By Sharon Lewis
Have you ever experienced walking along a city street or suburban sidewalk and suddenly feeling calmer, more relaxed and maybe a little less anxious? If we are lucky, that sense of calm will linger for a few more city blocks, and the only thing that has changed from one block to the next is the presence of a few mature trees.
Surprisingly, there is a lot of scientific evidence that explains why human beings experience a sense of calm in the presence of trees: cortisol levels drop, anxiety lessens, energy increases. Although we are not always acutely aware of the changes in our psyches as we walk from an exposed, asphalt parking lot to a shady city street, most of us can remember experiencing that change. For all the advantages that town life has to offer, the reality is that without trees and access to natural environments within our city limits, our urban lives would be more stressed, less healthy and economically less valuable.
In the past few decades the economic, environmental and public health value of urban forests have been studied extensively in the United States and around the world. Urban trees have been shown to increase property values by as much as 20%.
Trees have undeniable aesthetic value; a healthy tree is lovely to look at, so it makes sense that a tree would add significant financial value to any home or business. However, urban trees aren’t just for real estate investors or appreciative pedestrians — trees have an involuntary calming effect on drivers, as well. People drive more slowly down tree-lined streets, which is especially critical in neighborhoods where children are present. Trees muffle traffic noise and less traffic noise means less stress, which might explain why violent crimes are statistically less where trees are present.
Additionally, urban forests contribute to better air quality and reduce stormwater runoff. After all, trees are essentially massive air and water filtration systems. Moreover, trees growing in proximity to buildings help lessen fluctuations in temperature, which can help reduce monthly energy bills — something we all need.
More and more cities and towns around the world are actively assigning economic and community value to their urban forests. The city of Sandpoint is no exception. Healthy urban forests don’t happen by accident, they require dedication and effort from mayors, city administrators and residents.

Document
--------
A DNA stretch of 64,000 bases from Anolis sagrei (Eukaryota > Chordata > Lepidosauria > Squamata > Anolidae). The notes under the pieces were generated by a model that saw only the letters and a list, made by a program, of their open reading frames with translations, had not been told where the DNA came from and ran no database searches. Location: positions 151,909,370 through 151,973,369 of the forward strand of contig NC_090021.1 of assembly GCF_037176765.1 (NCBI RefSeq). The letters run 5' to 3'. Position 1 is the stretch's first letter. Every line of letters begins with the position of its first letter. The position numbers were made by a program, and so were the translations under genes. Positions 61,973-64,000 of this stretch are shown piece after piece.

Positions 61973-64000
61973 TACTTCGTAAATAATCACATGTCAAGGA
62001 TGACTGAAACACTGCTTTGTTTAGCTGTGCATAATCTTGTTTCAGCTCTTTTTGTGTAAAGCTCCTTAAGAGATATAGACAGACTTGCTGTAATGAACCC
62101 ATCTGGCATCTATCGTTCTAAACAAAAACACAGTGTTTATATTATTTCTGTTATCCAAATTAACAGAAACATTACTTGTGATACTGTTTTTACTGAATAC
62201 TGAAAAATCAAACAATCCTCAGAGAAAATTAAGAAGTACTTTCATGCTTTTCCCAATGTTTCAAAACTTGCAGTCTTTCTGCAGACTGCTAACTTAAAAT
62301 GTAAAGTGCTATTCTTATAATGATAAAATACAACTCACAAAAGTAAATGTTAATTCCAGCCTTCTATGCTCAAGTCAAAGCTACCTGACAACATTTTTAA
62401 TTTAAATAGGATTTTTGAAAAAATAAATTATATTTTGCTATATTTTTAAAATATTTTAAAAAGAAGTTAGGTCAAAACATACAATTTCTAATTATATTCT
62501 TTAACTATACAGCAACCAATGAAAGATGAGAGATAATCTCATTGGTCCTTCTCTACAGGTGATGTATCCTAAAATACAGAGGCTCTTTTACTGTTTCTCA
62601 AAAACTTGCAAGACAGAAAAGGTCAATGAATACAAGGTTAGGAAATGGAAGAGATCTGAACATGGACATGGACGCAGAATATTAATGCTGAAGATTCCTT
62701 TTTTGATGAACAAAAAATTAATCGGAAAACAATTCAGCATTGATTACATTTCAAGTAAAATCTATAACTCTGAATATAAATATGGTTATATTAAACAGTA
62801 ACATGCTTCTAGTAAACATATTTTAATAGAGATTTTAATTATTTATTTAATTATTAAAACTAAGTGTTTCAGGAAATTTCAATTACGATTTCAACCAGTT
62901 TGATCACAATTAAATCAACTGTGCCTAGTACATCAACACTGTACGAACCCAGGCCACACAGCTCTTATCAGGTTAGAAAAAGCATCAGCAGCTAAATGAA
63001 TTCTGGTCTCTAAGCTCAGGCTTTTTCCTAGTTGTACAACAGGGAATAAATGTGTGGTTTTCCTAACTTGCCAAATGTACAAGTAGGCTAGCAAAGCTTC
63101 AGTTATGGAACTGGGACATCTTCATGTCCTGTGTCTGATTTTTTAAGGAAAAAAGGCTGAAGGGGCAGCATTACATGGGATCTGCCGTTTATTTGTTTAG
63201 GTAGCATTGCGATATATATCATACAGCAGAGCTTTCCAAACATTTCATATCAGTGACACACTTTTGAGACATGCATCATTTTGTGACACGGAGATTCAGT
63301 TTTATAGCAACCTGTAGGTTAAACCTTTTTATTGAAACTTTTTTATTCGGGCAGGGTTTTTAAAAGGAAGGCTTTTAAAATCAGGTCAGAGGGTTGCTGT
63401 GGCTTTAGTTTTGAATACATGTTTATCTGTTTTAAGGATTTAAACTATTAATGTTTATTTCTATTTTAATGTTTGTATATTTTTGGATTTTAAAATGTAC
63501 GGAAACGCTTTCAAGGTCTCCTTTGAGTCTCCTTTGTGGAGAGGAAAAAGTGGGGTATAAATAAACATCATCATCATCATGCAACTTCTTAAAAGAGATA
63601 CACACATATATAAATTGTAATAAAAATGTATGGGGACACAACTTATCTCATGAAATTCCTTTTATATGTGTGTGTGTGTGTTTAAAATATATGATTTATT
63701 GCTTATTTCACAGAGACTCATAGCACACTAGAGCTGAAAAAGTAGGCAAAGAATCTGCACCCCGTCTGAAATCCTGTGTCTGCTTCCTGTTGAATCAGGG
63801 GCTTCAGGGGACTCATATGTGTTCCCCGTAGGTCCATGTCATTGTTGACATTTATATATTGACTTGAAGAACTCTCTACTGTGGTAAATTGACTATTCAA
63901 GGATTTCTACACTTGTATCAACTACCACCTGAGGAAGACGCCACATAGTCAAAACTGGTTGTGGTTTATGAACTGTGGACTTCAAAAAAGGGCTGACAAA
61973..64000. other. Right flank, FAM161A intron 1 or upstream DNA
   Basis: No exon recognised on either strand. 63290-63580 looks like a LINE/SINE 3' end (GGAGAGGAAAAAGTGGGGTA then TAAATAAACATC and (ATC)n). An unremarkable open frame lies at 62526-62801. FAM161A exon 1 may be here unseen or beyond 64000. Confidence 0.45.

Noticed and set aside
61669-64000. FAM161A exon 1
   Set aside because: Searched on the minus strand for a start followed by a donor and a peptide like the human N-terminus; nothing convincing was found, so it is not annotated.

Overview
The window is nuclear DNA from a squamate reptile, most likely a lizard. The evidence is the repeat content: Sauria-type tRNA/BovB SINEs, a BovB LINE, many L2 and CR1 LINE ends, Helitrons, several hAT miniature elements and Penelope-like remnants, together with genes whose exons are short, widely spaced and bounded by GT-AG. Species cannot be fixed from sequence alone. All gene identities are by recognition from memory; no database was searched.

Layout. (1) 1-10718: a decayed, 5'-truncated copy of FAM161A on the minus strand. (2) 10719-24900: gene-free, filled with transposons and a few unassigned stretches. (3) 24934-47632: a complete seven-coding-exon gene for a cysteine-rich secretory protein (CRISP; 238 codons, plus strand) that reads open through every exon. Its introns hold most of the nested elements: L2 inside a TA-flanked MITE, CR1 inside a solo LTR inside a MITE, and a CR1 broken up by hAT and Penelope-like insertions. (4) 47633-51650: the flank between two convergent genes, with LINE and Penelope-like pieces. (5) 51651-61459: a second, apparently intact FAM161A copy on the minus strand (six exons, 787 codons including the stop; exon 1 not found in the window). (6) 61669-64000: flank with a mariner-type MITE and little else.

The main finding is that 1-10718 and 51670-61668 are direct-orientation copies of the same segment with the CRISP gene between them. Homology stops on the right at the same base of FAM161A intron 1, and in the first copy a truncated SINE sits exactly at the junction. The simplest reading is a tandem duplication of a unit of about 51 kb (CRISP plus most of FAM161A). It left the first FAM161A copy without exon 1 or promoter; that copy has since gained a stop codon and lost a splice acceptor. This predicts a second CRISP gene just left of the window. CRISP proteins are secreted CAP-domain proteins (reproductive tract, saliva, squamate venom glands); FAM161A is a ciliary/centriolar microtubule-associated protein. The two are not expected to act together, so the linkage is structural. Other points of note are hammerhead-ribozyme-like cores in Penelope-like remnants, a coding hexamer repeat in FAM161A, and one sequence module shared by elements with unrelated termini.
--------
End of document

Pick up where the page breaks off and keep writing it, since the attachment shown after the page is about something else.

Beginning in the early 2000s, the city took over responsibility for the urban forest from the Independent Highway District. Fortunately, then-city officials appointed Stephen Drinkard, a grant writer for the city, as “Tree Guy.”
Drinkard combined his passion for grant writing and trees to establish a solid foundation for building an Urban Forestry Program. It took years to adapt city code, establish a tree committee, develop a tree inventory, a budget and — most important — enlighten the community about the importance and value of urban trees.
In the early stages of Sandpoint’s tree program, Drinkard consulted with other cities around the West; today, Sandpoint is an example that inspires other small cities around the country to nurture their urban forests.
Urban forests include all trees: street trees, park trees and trees growing in our private yards. One of the stated missions of Sandpoint’s Tree Program is to create more tree canopy. However, as Drinkard pointed out, “A city cannot plant trees on private property, but it can plant trees on public property, which includes the right-of-way in front of people’s homes.”
The right-of-way is simply defined as the section of public land located between the street curb and sidewalk edge (whether a sidewalk exists or not). Understanding this is the basis of Sandpoint’s Neighborwoods program, which was established in 2005.
The Neighborwoods program reaches out to residents living within the city limits who have space available in the right-of-way in front of their homes. With the homeowners’ permission and consultation, the city will plant a tree or trees in that right-of-way space for free.
Each year, with the help of the Sandpoint Tree Committee, local tree nurseries and participating homeowners’ commitment to care for their right-of-way trees, Sandpoint Urban Forester Jared Yost hosts a Neighborwoods workshop that assists homeowners in choosing “the right tree for the right place.” This means considering tree species, city code, overhead wires and underground utilities. Since initiation of the program, the city has planted approximately 900 street trees.
Those interested in Neighborwoods, urban forestry, tree care tips and continuing to grow our urban forest are encouraged to visit sandpointidaho.gov/trees.
Since joining the city of Sandpoint Tree Committee more than 10 years ago, Sharon Lewis’ appreciation for urban forestry has grown alongside the Neighborwoods’ spring snow crabapple tree planted in the right-of-way in front of her house six years ago.
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